Judge Andrew Napolitano

I suspect that most people accept the natural law. We have even seen people in the government claim to accept it. Yet almost as soon as they take the oath to uphold these values, they start rejecting them. In the Patriot Act, for example, Congress made it a crime to reveal that the feds came calling on you with a search warrant in which a federal agent authorized himself to search records that you might have. This, of course, not only violates the Fourth Amendment, which stipulates that only judges may authorize searches, but it also violates the First Amendment because it punishes speech.

This week, Congress is wrestling with more proposals that violate the natural law. One of our fundamental natural rights is the right to be free from government restraint, absent a proven case of criminal behavior. This, too, was articulated by the framers when they wrote in the Fifth Amendment: "No person shall be ... deprived of life, liberty, or property without due process of law." This recognizes the right to be free from restraint by the government, unless the government, utilizing due process, can make a case against you. That means a fair trial in your presence, with lawyers defending you and jurors deciding your case under the guidance of a neutral judge.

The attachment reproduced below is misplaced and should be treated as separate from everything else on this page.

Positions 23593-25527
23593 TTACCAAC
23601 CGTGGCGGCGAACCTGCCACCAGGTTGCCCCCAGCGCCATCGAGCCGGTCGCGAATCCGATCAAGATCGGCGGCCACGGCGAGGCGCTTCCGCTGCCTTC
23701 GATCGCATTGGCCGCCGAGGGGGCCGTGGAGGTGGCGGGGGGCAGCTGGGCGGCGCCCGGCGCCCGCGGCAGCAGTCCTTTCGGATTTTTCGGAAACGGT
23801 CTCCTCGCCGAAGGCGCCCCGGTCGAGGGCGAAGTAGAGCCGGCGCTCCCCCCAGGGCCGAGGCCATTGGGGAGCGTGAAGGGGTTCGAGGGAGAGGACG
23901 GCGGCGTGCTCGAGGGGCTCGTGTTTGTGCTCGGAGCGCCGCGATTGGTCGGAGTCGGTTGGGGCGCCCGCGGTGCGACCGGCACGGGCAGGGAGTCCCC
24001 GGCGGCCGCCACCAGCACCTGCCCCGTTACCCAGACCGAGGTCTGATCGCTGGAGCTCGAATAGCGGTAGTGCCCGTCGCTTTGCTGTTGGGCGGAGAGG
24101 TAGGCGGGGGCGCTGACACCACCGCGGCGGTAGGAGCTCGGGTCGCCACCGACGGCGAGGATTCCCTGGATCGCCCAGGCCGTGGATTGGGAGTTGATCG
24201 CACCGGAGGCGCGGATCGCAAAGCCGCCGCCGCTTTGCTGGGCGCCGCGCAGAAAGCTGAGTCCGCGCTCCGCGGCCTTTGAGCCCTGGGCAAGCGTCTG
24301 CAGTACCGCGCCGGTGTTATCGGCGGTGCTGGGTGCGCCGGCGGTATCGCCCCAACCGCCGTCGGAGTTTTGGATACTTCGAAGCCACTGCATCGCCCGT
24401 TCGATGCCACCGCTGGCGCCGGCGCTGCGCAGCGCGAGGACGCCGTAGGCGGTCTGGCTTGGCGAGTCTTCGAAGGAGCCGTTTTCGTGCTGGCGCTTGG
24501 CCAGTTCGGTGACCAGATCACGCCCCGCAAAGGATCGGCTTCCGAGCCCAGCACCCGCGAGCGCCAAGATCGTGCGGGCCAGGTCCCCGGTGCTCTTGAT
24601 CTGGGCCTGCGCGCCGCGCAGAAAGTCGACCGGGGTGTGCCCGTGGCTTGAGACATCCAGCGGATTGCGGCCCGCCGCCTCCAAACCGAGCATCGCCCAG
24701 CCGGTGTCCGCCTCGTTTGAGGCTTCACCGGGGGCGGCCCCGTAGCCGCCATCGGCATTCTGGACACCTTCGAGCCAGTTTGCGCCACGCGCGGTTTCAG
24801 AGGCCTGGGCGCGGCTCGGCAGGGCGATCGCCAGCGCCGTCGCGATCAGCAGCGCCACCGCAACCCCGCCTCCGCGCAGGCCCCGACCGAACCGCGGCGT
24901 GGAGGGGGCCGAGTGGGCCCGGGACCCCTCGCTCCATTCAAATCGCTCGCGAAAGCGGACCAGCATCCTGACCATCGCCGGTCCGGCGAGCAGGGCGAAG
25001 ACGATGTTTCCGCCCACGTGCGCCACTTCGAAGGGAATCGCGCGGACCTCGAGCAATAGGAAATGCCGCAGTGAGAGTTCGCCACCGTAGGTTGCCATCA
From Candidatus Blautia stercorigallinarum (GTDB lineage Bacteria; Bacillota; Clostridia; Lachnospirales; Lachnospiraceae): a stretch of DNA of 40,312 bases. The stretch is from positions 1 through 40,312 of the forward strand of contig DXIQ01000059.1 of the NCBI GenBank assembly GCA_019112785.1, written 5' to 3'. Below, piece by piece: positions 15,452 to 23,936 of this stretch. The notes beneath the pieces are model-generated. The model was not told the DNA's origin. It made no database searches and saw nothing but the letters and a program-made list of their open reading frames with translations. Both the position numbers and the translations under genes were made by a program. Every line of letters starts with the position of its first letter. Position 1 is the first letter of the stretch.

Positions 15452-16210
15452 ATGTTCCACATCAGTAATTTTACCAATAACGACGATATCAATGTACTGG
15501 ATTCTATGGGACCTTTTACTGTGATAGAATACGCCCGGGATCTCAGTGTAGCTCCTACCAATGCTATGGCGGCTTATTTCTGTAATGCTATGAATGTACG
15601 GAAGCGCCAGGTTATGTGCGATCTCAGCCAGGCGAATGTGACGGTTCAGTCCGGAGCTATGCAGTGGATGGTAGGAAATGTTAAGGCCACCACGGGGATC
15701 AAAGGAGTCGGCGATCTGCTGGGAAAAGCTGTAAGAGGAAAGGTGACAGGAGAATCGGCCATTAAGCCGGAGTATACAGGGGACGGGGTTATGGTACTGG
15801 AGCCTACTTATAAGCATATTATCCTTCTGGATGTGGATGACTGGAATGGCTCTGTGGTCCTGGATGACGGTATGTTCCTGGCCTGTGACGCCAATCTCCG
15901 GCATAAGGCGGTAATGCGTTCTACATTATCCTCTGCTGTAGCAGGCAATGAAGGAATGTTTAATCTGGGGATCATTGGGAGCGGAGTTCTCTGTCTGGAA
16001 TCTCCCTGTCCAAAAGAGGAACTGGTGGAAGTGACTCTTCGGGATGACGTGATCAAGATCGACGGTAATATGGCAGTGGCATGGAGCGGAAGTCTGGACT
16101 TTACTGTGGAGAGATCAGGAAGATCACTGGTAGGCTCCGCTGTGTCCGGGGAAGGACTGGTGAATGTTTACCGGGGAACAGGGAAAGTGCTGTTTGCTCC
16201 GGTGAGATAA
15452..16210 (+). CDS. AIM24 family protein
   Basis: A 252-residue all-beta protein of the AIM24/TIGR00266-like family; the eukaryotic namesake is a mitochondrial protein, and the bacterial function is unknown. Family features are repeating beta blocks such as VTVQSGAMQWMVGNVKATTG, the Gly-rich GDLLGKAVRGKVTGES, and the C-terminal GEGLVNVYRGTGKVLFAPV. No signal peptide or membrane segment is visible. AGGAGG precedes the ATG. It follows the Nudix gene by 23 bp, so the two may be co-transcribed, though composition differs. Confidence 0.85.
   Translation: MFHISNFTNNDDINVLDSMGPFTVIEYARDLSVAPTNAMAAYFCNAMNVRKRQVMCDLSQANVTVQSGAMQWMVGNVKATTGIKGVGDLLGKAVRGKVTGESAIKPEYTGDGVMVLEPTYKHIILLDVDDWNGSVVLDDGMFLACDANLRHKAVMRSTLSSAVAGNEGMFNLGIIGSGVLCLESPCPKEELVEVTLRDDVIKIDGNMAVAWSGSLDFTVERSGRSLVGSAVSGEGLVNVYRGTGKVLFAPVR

Yet, your representatives in Congress are about to authorize the president to violate your natural rights by enacting legislation that would permit him to use the military to arrest Americans and restrain them without due process. Even King George III, against whose armies the colonists fought for freedom, did not have the power to do that. And, just because Congress votes to make these acts of tyranny legal does not mean they are constitutional. The Constitution is a higher law than anything Congress can write; and all that Congress writes must conform to it.

Since the Constitution was written to keep the government from violating our natural rights, what can you do when the very government we have hired to protect those rights is violating them? If you live in Iowa or New Hampshire, you can vote for the only Republican candidate running for president who believes that the Constitution means what it says. You know who he is.

Judge Andrew Napolitano

Judge Andrew P. Napolitano is the youngest life-tenured Superior Court judge in the history of the State of New Jersey. He sat on the bench from 1987 to 1995, during which time he presided over 150 jury trials and thousands of motions, sentencings and hearings. He taught constitutional law at Seton Hall Law School for 11 years, and he returned to private practice in 1995. Judge Napolitano began television work in the same year.